Homogeneity Adjustment – Part I

My curiosity in the mathematics behind the homogeneity adjustment caused me to finally take a close look at Hansen Step 2. This turned out to be an incredibly torturous task. A quote from a Stephen King short story, The Jaunt, came to mind as I plowed through lines of code: “It’s eternity in there…“. However, I think I’ve decoded enough of the information to begin explaining it in layman’s terms. Part I will deal with the process of preparing the data to be adjusted, while a future, planned post will describe the actual adjustment.

There are a number of programs involved in prepping the data for adjustment. Most are involved in reformatting, splitting, and trimming files. These programs don’t really do anything meaningful to the data, but it is important to understand the input and output file formats in order to follow the real work that takes place later. One prep program, toANNanom.exe, creates the seasonal and annual anomalies we have come to know and love on this blog.

The important program in data preparation is PApars.exe. It is one of the better commented programs in the set, but before the champagne is uncorked at NASA, it should be noted that it is about the only program containing comments. Detracting from the comments that do exist are the utterly confusing variable names and lack of formatting.

With that in mind, following is a summary of the preparation process this program undertakes.

The highlights of this summary are:

  1. Urban adjustments are not consistently based on rural stations from 0km to 1000km. Adjustments are based on stations from 0km to 500km, or on stations from 500km to 1000km, but never both.
  2. Rural stations in the range of 500km to 1000km carry the same weight as stations in the 250km to 500km range.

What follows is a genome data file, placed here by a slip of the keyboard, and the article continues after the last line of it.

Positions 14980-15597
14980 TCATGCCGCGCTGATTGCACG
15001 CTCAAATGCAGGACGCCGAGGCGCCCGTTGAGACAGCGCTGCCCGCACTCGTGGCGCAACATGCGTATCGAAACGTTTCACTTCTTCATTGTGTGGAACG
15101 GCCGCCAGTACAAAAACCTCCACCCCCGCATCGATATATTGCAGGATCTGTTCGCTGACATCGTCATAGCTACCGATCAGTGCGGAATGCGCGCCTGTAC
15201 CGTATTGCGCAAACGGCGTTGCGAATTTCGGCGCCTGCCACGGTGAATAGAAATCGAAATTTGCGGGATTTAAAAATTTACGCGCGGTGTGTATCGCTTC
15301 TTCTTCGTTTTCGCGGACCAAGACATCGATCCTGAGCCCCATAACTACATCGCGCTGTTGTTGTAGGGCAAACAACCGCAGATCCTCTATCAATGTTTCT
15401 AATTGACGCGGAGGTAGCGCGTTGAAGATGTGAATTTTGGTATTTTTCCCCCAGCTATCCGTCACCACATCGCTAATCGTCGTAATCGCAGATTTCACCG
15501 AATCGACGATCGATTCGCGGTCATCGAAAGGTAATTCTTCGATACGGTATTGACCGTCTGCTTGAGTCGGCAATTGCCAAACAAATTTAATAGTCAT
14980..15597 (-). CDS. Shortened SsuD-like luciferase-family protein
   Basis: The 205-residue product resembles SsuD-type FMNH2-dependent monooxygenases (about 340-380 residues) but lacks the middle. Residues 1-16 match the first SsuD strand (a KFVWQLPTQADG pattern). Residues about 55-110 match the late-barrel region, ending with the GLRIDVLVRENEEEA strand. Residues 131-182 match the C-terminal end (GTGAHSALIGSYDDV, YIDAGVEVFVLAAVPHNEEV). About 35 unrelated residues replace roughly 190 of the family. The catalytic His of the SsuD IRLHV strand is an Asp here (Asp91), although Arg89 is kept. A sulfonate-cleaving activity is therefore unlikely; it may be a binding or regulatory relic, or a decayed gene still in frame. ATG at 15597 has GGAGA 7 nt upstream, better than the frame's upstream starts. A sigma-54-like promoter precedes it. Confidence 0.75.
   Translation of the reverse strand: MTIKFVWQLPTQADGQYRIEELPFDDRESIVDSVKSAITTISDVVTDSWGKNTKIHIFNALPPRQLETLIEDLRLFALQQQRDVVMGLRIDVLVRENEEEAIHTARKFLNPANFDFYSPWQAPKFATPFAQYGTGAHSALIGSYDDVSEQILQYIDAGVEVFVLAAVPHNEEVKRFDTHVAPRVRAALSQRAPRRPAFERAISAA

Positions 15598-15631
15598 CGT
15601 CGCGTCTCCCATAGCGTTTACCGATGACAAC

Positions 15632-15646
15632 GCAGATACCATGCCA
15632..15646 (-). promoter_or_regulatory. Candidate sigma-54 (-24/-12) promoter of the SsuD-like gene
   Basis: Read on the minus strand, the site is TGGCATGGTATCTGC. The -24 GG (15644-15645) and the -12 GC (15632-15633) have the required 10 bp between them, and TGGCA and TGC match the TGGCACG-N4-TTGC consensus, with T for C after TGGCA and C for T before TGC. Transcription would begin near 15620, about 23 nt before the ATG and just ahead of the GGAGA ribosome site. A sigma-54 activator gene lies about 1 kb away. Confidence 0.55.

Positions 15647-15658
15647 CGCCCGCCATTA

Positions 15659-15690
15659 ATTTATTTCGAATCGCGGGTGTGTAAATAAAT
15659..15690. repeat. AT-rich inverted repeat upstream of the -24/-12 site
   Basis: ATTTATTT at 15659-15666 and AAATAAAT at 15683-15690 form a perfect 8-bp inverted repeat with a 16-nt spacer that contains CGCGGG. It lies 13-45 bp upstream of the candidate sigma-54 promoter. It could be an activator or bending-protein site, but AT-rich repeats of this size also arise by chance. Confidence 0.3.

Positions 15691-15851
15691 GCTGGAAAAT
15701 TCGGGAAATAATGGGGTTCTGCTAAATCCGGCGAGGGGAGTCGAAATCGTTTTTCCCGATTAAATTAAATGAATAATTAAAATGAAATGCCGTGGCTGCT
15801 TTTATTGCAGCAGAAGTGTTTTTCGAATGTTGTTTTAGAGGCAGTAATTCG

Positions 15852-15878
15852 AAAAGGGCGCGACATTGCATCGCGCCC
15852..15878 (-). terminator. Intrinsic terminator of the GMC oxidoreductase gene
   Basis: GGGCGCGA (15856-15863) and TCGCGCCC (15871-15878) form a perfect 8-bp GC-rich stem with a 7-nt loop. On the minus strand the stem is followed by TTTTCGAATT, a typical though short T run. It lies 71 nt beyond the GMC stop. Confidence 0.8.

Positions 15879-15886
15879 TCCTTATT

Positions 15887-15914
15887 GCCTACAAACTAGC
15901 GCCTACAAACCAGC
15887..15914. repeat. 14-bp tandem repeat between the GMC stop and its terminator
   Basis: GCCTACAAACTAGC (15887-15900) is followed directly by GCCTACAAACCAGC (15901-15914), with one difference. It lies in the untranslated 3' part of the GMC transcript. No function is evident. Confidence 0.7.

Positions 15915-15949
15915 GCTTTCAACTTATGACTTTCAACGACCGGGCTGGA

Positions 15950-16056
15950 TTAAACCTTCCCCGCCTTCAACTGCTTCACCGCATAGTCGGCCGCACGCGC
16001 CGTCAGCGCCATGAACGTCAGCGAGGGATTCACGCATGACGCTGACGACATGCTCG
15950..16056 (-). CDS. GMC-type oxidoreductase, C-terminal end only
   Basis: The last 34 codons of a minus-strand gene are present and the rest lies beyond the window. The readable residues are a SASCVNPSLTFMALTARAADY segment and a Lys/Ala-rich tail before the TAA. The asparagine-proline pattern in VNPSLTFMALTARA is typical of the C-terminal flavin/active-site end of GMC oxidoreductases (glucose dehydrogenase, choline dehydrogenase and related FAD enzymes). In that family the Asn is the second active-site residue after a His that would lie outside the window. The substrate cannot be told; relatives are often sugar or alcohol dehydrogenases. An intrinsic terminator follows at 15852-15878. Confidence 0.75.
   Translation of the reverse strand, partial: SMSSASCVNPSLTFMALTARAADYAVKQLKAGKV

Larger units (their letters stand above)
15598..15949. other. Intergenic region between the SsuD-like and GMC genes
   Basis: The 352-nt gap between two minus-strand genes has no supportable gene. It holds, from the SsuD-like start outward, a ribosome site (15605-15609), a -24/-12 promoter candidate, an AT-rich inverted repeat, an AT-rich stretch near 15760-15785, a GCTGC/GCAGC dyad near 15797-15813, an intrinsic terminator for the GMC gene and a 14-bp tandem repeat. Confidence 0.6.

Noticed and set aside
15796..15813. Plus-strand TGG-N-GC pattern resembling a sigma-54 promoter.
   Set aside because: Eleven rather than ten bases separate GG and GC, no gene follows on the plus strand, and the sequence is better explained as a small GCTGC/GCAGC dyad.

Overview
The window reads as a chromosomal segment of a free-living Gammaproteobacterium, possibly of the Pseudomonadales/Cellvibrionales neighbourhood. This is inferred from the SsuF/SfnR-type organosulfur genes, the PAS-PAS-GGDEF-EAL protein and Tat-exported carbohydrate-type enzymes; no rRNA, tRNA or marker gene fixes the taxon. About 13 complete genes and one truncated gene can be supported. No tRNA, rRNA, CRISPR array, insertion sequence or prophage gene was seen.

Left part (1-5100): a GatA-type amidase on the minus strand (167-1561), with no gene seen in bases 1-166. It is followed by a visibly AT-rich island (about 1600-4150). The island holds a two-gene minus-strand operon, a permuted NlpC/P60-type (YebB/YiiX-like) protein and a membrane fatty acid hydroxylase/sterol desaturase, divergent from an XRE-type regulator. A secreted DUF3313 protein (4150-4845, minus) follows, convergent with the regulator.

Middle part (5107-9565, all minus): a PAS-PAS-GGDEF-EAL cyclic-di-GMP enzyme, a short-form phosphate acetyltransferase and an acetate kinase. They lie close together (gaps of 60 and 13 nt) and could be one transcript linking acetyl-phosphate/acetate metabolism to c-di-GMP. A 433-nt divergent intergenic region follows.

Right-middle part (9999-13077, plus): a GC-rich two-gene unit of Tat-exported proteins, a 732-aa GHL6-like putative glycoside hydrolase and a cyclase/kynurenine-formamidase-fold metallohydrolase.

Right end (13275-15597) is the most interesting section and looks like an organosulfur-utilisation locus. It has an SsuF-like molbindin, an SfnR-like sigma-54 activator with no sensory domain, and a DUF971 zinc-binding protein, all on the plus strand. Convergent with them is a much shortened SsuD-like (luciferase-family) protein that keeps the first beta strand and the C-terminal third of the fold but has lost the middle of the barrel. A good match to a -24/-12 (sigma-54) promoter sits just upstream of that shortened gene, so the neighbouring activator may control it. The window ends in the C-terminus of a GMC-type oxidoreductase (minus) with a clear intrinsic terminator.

3. The USHCN brightness index determines whether or not a station is rural or urban over most, but not all, of North America. For all other stations, the GHCN flag is used.

The first comment in this program states the purpose is “to combine for each urban station the rural stations within R=1000km and write out parameters for broken line approximations to the difference of urban and combined rural series.” As we will discover later, this is not quite true.

A subsequent comment provides a little more detail:

The combining of rural stations is done as follows: Stations within Rngbr km of the urban center U contribute to the mean at U with weight 1.- d/Rngbr (d = distance between rural and urban station in km). To remove the station bias, station data are shifted before combining them with the current mean. The shift is such that the means over the time period they have in common remains unchanged. If that common period is less than 20 (NCRIT) years, the station is disregarded. To decrease that chance, stations are combined successively in order of the length of their time record.

There is the option to pass a different distance to the program (such as R-1200km) and different overlap period (such as NCRIT = 30 years), but the shell script does not do so.

Rural or Urban

A first pass is made through the data to determine which stations are rural and which are urban. If the station has a USHCN brightness index, that index is used to make the rural / urban determination. In those cases, a station with an index of “1″ is rural and all others are urban. If the station does not have a USHCN brightness index, the GHCN R/S/U flag is used, with “R” indicating rural and “S” or “U” urban. The GHCN brightness index is ignored.

Use of the USHCN brightness index extends outside the continental US to some locations in Canada, Mexico, and the Caribbean. Also, not all USHCN sites have a brightness index, notably Alaska and Hawaii. Note that when using the GISS website to interactively get station data, a “rural” station is determined by examining the GHCN flag, not the USHCN brightness index. Thus, stations such as Cedarville are listed as being rural on the GISS website, but are treated as urban when calculations are done.

As the pass is made through the data, the latitude and longitude for each station is collected, as is the temperature data. The temperature data was stored as an integer (units of 0.1C), so it is reconverted to real data by dividing by 10.